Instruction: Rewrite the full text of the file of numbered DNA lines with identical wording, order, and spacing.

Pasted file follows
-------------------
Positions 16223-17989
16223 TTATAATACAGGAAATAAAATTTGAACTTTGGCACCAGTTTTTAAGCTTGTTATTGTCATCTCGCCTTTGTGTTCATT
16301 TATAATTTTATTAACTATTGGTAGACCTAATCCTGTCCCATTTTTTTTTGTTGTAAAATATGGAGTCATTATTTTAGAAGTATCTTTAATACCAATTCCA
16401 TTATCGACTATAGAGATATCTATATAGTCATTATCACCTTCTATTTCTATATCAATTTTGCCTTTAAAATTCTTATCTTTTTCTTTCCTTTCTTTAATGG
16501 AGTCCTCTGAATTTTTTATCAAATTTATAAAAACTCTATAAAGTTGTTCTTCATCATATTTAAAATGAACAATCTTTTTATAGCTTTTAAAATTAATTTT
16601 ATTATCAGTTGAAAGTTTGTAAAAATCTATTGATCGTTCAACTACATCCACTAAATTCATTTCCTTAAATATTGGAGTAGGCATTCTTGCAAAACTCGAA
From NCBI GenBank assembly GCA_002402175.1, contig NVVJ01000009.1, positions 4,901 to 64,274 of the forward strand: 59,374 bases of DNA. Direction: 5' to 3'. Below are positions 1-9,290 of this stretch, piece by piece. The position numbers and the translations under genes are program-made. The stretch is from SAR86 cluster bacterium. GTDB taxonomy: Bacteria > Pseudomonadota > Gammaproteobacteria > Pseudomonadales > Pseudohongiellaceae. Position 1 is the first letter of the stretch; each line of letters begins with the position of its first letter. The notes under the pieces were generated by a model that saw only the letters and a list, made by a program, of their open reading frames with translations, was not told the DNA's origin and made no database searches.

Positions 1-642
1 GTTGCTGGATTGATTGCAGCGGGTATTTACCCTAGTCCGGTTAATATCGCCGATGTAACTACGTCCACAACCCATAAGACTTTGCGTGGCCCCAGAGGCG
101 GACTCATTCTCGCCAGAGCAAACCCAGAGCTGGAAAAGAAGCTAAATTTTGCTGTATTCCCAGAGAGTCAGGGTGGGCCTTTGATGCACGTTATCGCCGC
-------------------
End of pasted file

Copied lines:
Positions 16223-17989
16223 TTATAATACAGGAAATAAAATTTGAACTTTGGCACCAGTTTTTAAGCTTGTTATTGTCATCTCGCCTTTGTGTTCATT
16301 TATAATTTTATTAACTATTGGTAGACCTAATCCTGTCCCATTTTTTTTTGTTGTAAAATATGGAGTCATTATTTTAGAAGTATCTTTAATACCAATTCCA
16401 TTATCGACTATAGAGATATCTATATAGTCATTATCACCTTCTATTTCTATATCAATTTTGCCTTTAAAATTCTTATCTTTTTCTTTCCTTTCTTTAATGG
16501 AGTCCTCTGAATTTTTTATCAAATTTATAAAAACTCTATAAAGTTGTTCTTCATCATATTTAAAATGAACAATCTTTTTATAGCTTTTAAAATTAATTTT
16601 ATTATCAGTTGAAAGTTTGTAAAAATCTATTGATCGTTCAACTACATCCACTAAATTCATTTCCTTAAATATTGGAGTAGGCATTCTTGCAAAACTCGAA
From NCBI GenBank assembly GCA_002402175.1, contig NVVJ01000009.1, positions 4,901 to 64,274 of the forward strand: 59,374 bases of DNA. Direction: 5' to 3'. Below are positions 1-9,290 of this stretch, piece by piece. The position numbers and the translations under genes are program-made. The stretch is from SAR86 cluster bacterium. GTDB taxonomy: Bacteria > Pseudomonadota > Gammaproteobacteria > Pseudomonadales > Pseudohongiellaceae. Position 1 is the first letter of the stretch; each line of letters begins with the position of its first letter. The notes under the pieces were generated by a model that saw only the letters and a list, made by a program, of their open reading frames with translations, was not told the DNA's origin and made no database searches.

Positions 1-642
1 GTTGCTGGATTGATTGCAGCGGGTATTTACCCTAGTCCGGTTAATATCGCCGATGTAACTACGTCCACAACCCATAAGACTTTGCGTGGCCCCAGAGGCG
101 GACTCATTCTCGCCAGAGCAAACCCAGAGCTGGAAAAGAAGCTAAATTTTGCTGTATTCCCAGAGAGTCAGGGTGGGCCTTTGATGCACGTTATCGCCGC